4 Wavelength The wavelength is the distance a radio wave will travel during one cycle. The formula which relates the wavelength to the frequency is the following: λ = c f where λ is the wavelength, expressed in meters, c is the speed of light, which is exactly ,07 meters/second, and f is the frequency. Following is a table with the wavelength for different ISM frequencies: Frequency Wavelength 900 MHz 0.33 m 2.4 GHz m 5.0 GHz 0.06 m The speed of propagation at a certain frequency in a coaxial cable is slower than in air, so the wavelength is shorter. The velocity of propagation of electromagnetic waves in coaxial cables is usually given as a percentage of the free space velocity, and it is different for different types of coaxial cables, and is called Velocity Factor (VF). Amplitude and power The amplitude of an RF signal, measured in Volts, is not of common use in the RF world, while the related concept of power of a signal is much more used and useful. The power of a constant low-frequency signal is measured in Watts, symbolized by W, and is the product of the amplitude (or voltage, measured in Volts) and the current (measured in Amperes). One watt is also the power resulting from an energy dissipation, conversion, or storage process equivalent to one Joule per second. At high frequencies, in which energy is stored and released (as well as dissipated or converted), the relation between power, amplitude and current is more complex. 6

5 In a DC circuit, a source of E volts, delivering I Amperes, produces P Watts according to the formula: P = E I When a current of I Amperes (A) passes through a resistance of R Ohms (Ω), then the power in Watts dissipated or converted by that component is given by: P = I 2 R When a potential difference of E Volts appears across a component having a resistance of R Ohms, then the power in Watts dissipated or converted by that component is given by: P = E 2 /R In a DC circuit, power is a scalar (one-dimensional) quantity. In the general RF case, the determination of power requires two dimensions, because RF power is a vector quantity. Assuming there is no reactance (opposition to RF but not to DC) in an RF circuit, the power can be calculated according to the above formulas for DC, using root-mean-square values for the alternating current and voltage. If reactance exists, some power is alternately stored and released by the system. This is called apparent power or reactive power. The resistance dissipates power as heat or converts it to some other tangible form; this is called true power. The vector combination of reactance and resistance is known as impedance. Decibels and db math The decibel (abbreviated as db) is a logarithmic expression of the ratio between the power, voltage, or current of two signals. A decibel is onetenth of a Bel, a seldom-used unit named for Alexander Graham Bell. 7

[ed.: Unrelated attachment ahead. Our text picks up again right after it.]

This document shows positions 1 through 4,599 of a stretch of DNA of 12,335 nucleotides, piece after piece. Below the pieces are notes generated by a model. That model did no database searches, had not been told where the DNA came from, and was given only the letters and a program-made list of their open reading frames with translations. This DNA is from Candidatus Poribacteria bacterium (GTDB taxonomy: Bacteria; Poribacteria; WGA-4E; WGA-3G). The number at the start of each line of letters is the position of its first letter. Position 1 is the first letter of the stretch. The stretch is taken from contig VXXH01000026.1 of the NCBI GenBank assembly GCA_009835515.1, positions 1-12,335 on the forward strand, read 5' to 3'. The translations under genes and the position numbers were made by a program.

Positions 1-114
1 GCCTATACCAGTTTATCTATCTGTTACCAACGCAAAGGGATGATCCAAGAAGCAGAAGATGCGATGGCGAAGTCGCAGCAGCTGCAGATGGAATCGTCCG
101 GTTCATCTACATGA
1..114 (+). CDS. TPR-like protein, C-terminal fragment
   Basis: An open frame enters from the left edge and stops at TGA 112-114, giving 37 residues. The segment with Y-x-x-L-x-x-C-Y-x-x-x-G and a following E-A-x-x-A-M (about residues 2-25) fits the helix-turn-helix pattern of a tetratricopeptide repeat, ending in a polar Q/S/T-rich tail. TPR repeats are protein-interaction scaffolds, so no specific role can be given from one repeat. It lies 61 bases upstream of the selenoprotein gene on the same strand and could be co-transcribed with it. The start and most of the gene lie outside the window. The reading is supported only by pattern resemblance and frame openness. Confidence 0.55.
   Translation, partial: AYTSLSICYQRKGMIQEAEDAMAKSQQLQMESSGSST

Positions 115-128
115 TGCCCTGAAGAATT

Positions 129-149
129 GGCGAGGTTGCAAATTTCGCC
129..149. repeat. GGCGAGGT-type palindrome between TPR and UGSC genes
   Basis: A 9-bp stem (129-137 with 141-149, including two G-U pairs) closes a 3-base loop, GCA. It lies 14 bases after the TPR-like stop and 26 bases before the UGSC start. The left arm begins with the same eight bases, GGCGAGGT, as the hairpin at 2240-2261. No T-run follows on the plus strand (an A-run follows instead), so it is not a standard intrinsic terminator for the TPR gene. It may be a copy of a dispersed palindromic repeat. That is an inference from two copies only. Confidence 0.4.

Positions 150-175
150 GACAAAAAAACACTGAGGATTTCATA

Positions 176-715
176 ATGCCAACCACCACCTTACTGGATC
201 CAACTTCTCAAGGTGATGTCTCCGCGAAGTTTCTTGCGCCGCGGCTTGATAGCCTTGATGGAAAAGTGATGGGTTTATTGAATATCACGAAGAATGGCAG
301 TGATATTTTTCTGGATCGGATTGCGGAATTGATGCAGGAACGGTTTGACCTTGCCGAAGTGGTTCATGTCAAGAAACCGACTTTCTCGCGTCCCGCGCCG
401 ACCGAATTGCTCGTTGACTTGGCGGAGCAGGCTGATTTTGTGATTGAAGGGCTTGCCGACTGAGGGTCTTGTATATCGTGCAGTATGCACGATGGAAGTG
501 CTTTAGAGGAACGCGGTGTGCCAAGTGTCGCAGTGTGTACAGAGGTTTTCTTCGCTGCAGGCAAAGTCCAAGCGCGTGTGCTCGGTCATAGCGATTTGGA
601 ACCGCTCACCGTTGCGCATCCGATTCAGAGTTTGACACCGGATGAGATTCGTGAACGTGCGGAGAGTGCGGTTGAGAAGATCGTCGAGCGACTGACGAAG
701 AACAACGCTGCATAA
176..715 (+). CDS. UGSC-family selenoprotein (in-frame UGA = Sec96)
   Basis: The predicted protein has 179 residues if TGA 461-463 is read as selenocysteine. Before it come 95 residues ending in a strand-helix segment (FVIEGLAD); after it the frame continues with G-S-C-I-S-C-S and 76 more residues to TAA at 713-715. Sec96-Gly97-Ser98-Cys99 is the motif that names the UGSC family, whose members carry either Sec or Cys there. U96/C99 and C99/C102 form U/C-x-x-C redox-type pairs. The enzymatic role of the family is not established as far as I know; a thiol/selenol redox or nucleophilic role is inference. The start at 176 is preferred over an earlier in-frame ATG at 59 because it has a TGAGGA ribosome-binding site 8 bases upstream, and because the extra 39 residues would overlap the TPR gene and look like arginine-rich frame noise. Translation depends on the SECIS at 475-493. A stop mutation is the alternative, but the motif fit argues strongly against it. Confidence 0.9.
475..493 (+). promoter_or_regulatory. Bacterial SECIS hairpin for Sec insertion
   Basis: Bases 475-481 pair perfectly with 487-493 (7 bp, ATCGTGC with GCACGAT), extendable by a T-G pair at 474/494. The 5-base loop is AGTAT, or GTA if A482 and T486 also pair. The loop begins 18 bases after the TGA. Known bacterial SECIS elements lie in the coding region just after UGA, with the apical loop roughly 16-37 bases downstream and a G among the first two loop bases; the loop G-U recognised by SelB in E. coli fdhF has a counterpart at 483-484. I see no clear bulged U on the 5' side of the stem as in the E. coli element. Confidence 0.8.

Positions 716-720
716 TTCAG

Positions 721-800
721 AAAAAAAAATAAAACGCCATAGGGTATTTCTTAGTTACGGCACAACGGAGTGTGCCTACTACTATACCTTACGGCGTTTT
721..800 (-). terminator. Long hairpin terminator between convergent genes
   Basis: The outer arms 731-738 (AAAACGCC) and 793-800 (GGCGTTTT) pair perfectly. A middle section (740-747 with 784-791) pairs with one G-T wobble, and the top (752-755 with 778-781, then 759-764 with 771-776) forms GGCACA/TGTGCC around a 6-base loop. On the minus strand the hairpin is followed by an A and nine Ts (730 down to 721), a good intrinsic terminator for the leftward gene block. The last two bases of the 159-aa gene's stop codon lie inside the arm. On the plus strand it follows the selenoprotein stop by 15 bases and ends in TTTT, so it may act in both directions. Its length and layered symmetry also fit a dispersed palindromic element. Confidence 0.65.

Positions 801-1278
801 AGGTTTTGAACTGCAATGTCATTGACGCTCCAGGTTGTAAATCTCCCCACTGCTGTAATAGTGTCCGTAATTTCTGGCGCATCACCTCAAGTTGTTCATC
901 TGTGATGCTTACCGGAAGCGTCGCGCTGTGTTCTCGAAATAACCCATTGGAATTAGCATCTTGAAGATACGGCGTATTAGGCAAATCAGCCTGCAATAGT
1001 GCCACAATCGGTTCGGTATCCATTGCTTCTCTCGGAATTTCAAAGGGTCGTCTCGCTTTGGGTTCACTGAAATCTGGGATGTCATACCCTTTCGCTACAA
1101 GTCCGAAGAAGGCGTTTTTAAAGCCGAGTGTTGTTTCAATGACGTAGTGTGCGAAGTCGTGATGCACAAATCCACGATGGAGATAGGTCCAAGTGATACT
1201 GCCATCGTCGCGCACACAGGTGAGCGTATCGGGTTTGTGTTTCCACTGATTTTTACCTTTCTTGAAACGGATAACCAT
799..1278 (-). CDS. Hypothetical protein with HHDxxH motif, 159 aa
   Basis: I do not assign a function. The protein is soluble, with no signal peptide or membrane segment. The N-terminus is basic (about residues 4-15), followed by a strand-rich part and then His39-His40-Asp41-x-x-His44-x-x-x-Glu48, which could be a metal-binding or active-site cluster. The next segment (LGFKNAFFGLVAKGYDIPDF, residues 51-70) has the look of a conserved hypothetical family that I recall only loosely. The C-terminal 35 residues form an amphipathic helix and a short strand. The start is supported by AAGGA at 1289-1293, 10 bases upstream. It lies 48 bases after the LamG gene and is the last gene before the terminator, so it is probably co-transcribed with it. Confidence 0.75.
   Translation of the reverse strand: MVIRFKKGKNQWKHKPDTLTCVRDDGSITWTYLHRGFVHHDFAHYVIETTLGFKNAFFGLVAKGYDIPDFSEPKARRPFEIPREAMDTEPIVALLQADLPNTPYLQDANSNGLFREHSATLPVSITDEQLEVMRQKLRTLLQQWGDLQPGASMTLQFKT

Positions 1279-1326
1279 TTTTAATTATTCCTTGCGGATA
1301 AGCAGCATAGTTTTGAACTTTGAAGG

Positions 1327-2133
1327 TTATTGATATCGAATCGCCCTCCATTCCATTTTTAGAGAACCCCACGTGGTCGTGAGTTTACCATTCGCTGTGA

6 Suppose a signal has a power of P 1 watts, and a second signal has a power of P 2 watts. Then the power ratio in decibels, symbolized P db, is: P db = 10 log 10 (P 2 / P 1 ) Decibels can also be calculated in terms of the effective voltage if the load impedance remains constant. Suppose a signal has an RMS (rootmean-square) voltage of V 1 across a load, and a second signal has an RMS voltage of V 2 across another load having the same impedance. Then the voltage amplitude difference in decibels, symbolized V db, is: V db = 20 log 10 (V 2 / V 1 ) When a decibel figure is positive, then the second signal is stronger than the first signal and the power ratio is called gain. When a decibel figure is negative, then the second signal is weaker than the first signal and the power ratio is called loss. In amplifiers, the gain, also called the amplification factor, is often expressed in decibels. For example, if a signal at the output of an amplifier is 100 times bigger then the signal at its input, the amplifier has a gain of 100 or, using the definition of decibel, of 20 db. Some useful values to remember are: +3 db means two times bigger +10 db means ten times bigger - 3 db means one half -10 db means one tenth To express power using decibels we need a specific power to be assumed as a reference. In the RF world the common standard is to refer powers to 1 mw (0.001 Watts). Such power ratio, expressed in decibels, is called dbm. Following the definition of db, we have: P dbm = 10 log 10 (P Watts / 1 mw) 8